If you have a question or a comment to make, please leave it in the comments box at the bottom of this page. Or, you can send me an email at  I would love to hear from you.  Tell me where you live, a little bit about yourself and what you think of my Slow English podcast.  I will write back to you, in English of course.  If you would like to take a short quiz to see if you have understood this podcast, you will also find it on my website. Goodbye until next time.


Podcast 128 Quiz - Did you understand the podcast?

You can take the quiz as many times as you like.



achiever = someone who gets things done

advocates = (noun) persons who speak in favour of something

advocates = (verb) when a person speaks in favour of something

albeit = although

argument = when people disagree about something

back on track = to return to the right path (after you have lost your way)

boarding school = a school where you also have a place to sleep and eat

brought up = being looked after by someone when you are a child

campaigner = someone who argues for a change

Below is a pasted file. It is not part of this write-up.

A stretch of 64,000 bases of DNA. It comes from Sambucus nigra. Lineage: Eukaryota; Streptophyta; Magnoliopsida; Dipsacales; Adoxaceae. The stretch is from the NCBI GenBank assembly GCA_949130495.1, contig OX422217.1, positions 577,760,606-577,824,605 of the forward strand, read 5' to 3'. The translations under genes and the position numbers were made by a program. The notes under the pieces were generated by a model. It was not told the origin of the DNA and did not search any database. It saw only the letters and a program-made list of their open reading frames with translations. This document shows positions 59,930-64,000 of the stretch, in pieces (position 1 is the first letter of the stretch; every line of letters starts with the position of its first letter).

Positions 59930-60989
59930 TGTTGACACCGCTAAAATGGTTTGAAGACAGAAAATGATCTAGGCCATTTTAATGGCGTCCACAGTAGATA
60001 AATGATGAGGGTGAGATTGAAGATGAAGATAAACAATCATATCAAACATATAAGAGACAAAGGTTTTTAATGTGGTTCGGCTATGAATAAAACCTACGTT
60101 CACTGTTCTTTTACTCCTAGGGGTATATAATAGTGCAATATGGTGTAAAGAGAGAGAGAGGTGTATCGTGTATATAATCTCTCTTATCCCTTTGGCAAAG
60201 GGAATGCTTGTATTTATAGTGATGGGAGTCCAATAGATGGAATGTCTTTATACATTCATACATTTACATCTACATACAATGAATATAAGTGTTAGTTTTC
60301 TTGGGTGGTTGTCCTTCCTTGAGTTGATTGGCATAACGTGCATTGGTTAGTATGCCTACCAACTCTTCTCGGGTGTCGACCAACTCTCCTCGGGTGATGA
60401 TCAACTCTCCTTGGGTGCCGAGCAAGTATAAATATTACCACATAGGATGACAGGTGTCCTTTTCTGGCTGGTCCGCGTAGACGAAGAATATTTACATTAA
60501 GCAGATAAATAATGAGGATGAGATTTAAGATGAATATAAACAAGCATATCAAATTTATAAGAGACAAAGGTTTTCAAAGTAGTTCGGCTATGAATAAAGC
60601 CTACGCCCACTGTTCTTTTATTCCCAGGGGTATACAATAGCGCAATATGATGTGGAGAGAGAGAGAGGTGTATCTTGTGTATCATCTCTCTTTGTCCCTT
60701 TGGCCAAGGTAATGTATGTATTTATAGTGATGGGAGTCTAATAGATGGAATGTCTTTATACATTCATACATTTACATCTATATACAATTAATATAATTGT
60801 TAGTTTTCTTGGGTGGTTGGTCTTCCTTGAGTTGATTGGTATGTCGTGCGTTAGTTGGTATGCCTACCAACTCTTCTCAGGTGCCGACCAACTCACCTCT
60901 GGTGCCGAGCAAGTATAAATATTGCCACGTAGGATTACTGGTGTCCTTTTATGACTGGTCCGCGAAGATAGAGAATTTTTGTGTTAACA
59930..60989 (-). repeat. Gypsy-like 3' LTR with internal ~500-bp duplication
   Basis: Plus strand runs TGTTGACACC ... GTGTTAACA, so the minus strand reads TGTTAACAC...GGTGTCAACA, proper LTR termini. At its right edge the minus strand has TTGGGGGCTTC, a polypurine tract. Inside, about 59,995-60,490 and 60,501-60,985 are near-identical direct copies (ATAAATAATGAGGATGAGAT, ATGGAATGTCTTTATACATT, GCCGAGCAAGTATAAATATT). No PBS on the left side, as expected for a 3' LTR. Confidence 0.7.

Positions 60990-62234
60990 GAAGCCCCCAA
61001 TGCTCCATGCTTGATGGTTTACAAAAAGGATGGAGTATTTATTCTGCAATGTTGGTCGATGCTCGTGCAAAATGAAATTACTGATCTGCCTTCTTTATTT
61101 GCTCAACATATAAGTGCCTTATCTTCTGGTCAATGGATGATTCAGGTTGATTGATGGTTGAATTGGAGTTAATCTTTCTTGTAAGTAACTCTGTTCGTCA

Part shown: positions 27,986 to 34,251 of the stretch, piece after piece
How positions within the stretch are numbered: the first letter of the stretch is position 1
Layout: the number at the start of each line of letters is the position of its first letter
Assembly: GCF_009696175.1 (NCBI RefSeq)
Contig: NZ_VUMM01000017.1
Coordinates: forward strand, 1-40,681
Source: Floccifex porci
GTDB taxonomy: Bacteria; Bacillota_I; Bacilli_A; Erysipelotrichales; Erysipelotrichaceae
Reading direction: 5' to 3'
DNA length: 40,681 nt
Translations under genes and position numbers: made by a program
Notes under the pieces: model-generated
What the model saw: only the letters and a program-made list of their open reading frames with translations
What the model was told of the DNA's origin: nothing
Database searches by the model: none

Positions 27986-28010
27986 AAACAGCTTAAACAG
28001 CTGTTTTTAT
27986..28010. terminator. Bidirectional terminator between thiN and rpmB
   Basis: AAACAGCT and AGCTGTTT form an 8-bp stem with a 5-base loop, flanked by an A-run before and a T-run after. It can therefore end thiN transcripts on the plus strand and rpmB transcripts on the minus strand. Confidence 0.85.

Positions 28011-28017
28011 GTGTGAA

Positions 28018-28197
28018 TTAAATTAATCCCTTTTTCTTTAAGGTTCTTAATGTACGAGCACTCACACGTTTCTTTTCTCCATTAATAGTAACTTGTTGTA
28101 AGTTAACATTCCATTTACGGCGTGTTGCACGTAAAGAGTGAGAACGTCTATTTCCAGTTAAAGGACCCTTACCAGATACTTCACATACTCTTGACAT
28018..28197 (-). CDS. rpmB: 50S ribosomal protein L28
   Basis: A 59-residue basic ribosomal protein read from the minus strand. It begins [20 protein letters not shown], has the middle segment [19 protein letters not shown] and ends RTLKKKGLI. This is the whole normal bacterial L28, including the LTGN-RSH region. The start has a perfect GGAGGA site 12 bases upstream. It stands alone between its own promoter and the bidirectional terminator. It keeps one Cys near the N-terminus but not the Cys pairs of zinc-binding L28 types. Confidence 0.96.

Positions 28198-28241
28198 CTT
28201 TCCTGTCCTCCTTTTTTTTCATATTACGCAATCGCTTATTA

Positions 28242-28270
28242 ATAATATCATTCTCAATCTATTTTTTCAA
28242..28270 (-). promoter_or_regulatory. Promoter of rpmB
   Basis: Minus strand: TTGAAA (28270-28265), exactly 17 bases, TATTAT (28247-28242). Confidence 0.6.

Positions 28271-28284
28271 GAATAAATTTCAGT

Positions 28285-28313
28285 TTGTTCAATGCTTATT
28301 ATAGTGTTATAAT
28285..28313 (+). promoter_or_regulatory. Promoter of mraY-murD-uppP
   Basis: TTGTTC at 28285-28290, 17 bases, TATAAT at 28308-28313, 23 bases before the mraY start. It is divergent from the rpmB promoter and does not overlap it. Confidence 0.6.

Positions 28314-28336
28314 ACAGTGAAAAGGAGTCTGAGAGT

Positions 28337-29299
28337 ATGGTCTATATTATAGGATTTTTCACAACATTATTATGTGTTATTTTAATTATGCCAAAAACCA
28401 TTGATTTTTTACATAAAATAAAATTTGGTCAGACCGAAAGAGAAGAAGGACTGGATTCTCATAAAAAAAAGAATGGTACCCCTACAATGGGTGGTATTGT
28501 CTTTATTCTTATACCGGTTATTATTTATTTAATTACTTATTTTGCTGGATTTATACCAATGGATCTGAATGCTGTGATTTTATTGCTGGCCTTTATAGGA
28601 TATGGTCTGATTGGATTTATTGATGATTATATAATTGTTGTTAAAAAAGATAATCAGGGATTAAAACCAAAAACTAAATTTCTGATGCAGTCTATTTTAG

challenges = (noun) things that may stop you from being successful

charged = when the police say you have done something bad, against the law

child-bearing years = the years when a woman has children

childbirth = the process of having a child

colonisation = when a foreign country takes control over another region

concerning = relating to, affecting, about

continues = still going

contribution = what you have done for others

determined = (here) when you really want to do something

developed societies = where society is advanced, wealthy

disadvantaged = poor, when you don’t have the same things as other people

discussion = to talk about something

education = learning which happens at school

elected = to be chosen in a vote

elected = when you are chosen by the people in a vote

encourage = to help someone to do something

enormous = very large

equality = when two things or people are equal, the same

excluded = left out, not included

explorers = people who go to places where no-one has been before

foundation member = the first member of a group when it was formed

fundraising = to ask others for money so that you can help others in need

guilty = when a court finds you have broken the law

hanged = when a rope is put around your neck and you are hung from above (means death)

impact = effect

impressive = when something is very, very good

in this regard = when you are talking about something stated previously

influence = able to control leaders when they make decisions which affect many people

influential = when you are able to influence someone or a decision

inspiring = when someone, by example, makes you think that you can do a difficult job

instilling = to make someone understand and believe something

judged = (here) when you decide if someone is good or bad